This Saturday, March 2 the 47thIditarod will begin. 52 mushers and their sled dog teams will run 1000 miles of rough terrain from Anchorage to Nome, Alaska, contending with mountains, frozen rivers, sub-zero temperatures, and sleep deprivation. The route roughly follows historic mail routes from the early 20th century, when gold came out and mail and supplies went in via dog sled, and which in 1925 was crucial to supplying diphtheria antitoxin to Nome. If you enjoy following extreme or endurance sports, love working dogs, or just want to know more about the event history and types of people who run this race, check out these items.
The Cruelest Miles by Gay Salisbury
This is the full story of the serum run that gives the Iditarod its legendary route. In the winter of 1925, Nome was isolated and on the cusp of a deadly diphtheria outbreak, with a desperate need for antitoxin. Airplanes still couldn’t consistently handle cold temperatures, and nothing else could make it through. So the serum was taken by rail from Seattle as far as it could go, and then dog mushers transported it the final 650 miles over 5 days. If you’ve only ever heard of one sled dog, it’s likely Balto, the lead dog of the last team. Continue reading “Read along: Iditarod 2019”
Commuting to Seattle by bus five days a week gives me a lot of reading time.
Here’s what I read on the bus in February:
Brass by Xhenet Aliu. A story of a mother and a daughter and how one’s path sometimes winds it’s way differently than expected. Chapters were told in alternating voices of the mother and the daughter. I loved that you could see the mom’s path unfolding to bring her daughter in the world and the daughter attempting to discover her father and who she is. It was a beautifully told story, one I couldn’t put down. Very much a story of the “American Dream”.
The Other Einstein by Marie Benedict. A fiction book that enlightened me to a real person I knew nothing about…I honestly didn’t even know Einstein was married once, let alone twice. And while it’s fiction based, you really have to wonder if Einstein’s success was rooted in his relationship with his first wife, Mileva Maric. A brilliant mind herself, she gave up so much for her relationship with Einstein. Einstein was also someone I knew little about, but from this read I now consider him a completely selfish person. Too often throughout history men have taken credit for a woman’s work—and I can see how this may be a repeat of that very case.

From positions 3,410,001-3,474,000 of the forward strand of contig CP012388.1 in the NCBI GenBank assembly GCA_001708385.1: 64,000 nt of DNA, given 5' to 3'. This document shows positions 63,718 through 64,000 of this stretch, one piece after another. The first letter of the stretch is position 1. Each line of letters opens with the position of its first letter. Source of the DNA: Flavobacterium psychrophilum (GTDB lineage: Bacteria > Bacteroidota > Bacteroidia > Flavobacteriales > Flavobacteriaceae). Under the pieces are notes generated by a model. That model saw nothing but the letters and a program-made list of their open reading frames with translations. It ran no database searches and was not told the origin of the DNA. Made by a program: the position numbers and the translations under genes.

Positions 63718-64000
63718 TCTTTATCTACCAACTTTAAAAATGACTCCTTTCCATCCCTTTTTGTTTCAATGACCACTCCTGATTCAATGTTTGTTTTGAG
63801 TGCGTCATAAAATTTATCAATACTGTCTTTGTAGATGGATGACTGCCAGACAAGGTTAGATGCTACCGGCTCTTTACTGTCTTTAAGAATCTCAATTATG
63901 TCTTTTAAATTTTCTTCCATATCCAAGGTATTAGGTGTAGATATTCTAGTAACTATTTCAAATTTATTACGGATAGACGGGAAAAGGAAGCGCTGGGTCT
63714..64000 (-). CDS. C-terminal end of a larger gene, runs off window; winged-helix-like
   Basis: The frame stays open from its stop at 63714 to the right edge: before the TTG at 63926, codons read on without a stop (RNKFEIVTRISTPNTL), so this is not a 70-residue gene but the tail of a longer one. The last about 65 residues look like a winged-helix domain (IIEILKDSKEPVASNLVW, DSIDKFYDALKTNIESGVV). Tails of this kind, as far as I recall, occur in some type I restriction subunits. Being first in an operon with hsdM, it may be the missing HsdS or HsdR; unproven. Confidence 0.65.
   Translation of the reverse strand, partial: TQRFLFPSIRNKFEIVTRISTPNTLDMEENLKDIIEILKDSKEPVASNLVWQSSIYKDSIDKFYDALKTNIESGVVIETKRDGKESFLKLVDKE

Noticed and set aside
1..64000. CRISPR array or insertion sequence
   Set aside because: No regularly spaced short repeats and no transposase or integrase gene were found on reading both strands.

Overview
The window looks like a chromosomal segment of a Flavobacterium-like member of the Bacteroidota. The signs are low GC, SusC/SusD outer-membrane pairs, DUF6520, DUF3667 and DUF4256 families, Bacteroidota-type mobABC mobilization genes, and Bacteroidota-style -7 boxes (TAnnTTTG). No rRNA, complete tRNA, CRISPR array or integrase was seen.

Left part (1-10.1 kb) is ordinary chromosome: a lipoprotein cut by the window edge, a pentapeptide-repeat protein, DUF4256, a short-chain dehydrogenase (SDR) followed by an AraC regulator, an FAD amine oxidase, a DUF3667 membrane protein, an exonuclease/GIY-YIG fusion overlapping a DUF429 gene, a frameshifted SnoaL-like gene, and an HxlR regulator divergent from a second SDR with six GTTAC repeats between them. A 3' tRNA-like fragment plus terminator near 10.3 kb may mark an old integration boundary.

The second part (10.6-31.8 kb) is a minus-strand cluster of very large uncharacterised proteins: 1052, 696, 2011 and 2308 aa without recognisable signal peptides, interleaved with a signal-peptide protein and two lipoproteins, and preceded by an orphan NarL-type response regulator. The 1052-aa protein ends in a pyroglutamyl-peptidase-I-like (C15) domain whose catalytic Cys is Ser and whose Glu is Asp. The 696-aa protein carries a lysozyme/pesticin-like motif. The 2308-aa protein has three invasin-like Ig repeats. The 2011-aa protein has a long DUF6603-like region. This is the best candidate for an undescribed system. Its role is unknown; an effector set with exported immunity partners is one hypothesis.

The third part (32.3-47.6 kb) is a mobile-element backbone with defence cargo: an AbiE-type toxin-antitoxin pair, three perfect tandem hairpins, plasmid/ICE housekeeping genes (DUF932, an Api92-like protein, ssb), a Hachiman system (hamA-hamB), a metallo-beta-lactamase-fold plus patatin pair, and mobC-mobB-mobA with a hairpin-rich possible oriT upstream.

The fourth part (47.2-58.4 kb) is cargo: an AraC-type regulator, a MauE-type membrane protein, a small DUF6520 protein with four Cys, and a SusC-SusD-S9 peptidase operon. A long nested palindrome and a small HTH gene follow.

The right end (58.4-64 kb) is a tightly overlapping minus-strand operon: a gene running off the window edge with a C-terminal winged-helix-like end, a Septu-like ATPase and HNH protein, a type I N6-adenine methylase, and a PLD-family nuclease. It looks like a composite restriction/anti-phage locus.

What are you reading on your commute? Tag your reads on social media #splbusreads.
Here’s a list of 12 novels releasing in March that librarians across the United States are recommending. And because librarians made this list, you’ll also find a “read-alike” entry at the end of each description. Why a read-alike? They work two ways: If you recognize the suggested read-alike title as one you enjoyed before, it lets you know that this new title is one you might like, too. The other way read-alikes are helpful is that they tend to be older and more widely available titles. If there’s a long wait list for the featured title, and it sounds like the perfect book for you, the suggested read-alike may be something you’d also like — and can get quickly. You’ll notice that in the descriptions for the new 2019 books that librarians often add a line along the same lines, such as “if you liked Gillian Flynn, try this one.” In a nutshell, this monthly list has solid recommendations, with insightful guidance for a variety of reading tastes.